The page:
Dimly, for he was not accustomed to thinking along these lines, he perceived the numbing truth that we human beings are merely as many pieces in a jig-saw puzzle and that our every movement affects the fortunes of some other piece. Just so, faintly at first and taking shape by degrees, must the germ of civic spirit have come to Prehistoric Man. We are all individualists till we wake up.
Another thing about kids: Years ago, I was thinking about whether or not I wanted to have any. I wondered if I actually didn’t want to, or if I just worried that I wouldn’t be able to put their problems in front of mine. So I volunteered at UCLA’s occupational therapy ward, where there are lots of kids with autism and OCD and emotional problems. I went there so I could be around a bunch of kids who would say things that hurt my feelings. I just wanted to prove to myself that I could not break down and cry at everything, and that I could just help somebody else. The one thing I really remember was that when we would take them out of the hospital for a walk around campus, they would freak out the most when we were waiting for the elevator. I remember the guy at the elevator said to himself, “Transitions are the hardest.” And I said to myself, “Transitions are always the hardest.”
An eminent philosopher among my friends, who can dignify even your ugly furniture by lifting it into the serene light of science, has shown me this pregnant little fact. Your pier-glass or extensive surface of polished steel made to be rubbed by a housemaid, will be minutely and multitudinously scratched in all directions; but place now against it a lighted candle as a centre of illumination, and lo! the scratches will seem to arrange themselves in a fine series of concentric circles round that little sun. It is demonstrable that the scratches are going everywhere impartially, and it is only your candle which produces the flattering illusion of a concentric arrangement, its light falling with an exclusive optical selection. These things are a parable. The scratches are events, and the candle is the egoism of any person.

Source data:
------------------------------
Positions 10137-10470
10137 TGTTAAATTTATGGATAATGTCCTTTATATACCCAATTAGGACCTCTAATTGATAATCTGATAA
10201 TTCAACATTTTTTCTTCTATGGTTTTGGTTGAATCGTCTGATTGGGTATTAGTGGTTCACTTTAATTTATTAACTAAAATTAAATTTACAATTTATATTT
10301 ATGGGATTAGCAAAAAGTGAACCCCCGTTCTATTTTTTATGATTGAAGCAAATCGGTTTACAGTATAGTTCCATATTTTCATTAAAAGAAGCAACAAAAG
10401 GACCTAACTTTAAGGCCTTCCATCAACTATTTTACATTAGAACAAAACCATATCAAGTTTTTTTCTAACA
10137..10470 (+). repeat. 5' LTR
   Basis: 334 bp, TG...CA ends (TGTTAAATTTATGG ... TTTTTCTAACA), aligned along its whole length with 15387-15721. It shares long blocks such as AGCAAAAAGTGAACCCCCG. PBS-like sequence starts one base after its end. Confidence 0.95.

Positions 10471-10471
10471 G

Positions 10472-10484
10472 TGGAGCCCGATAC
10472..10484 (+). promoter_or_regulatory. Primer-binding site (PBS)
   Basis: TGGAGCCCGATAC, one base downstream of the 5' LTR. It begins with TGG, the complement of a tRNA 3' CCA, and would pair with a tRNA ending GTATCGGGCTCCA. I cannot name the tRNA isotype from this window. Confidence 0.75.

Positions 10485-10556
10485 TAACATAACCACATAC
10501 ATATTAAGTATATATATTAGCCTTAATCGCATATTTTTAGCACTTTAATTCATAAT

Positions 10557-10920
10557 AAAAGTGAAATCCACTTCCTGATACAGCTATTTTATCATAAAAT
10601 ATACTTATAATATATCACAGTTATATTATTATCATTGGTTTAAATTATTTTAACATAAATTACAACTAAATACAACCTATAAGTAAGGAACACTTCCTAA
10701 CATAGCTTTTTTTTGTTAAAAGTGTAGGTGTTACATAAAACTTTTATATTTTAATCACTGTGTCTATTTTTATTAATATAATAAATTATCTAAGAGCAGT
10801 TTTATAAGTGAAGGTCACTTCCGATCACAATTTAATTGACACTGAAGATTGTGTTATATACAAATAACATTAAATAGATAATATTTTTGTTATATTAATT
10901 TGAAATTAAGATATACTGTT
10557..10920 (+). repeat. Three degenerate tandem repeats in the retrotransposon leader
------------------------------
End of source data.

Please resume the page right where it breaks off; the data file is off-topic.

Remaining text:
An ad that pretends to be art is — at absolute best — like somebody who smiles warmly at you only because he wants something from you. This is dishonest, but what’s sinister is the cumulative effect that such dishonesty has on us: since it offers a perfect facsimile or simulacrum of goodwill without goodwill’s real spirit, it messes with our heads and eventually starts upping our defenses even in cases of genuine smiles and real art and true goodwill. It makes us feel confused and lonely and impotent and angry and scared. It causes despair.
Another way fathers impact sons is that sons, once their voices have changed in puberty, invariably answer the telephone with the same locutions and intonations as their fathers.
His way of answering the phone sounded like ‘Mmmyellow.’
'I want to tell you,' the voice on the phone said. 'My head is filled with things to say.’
Hal held three pairs of E.T.A. sweatpants in the hand that didn’t hold the phone. He saw his older brother succumb to gravity and fall back limp against the pillows. Mario often sat up and fell back still asleep.
'I don't mind,' Hal said softly. 'I could wait forever.’
'That's what you think,' the voice said. The connection was cut. It had been Orin.
The light in the room was a creepy gray, a kind of nonlight. Hal could hear Brandt laughing at something Kenkle had said, off down the hall, and the clank of their janitorial buckets. The person on the phone had been O.
'Hey Hal?' Mario was awake. It took four pillows to support Mario's oversized skull. His voice came from the tangled bedding. 'Is it still dark out, or is it me?’
'Go back to sleep. It isn't even six.' Hal put the good leg into the sweatpants first.
'Who was it?’
Shoving three coverless Dunlop widebodies into the gear bag and zipping the bag partway up so the handles had room to stick out. Carrying all three bags back over to the console to deactivate the ringer on the phone. He said, ‘No one you know, I don’t think.’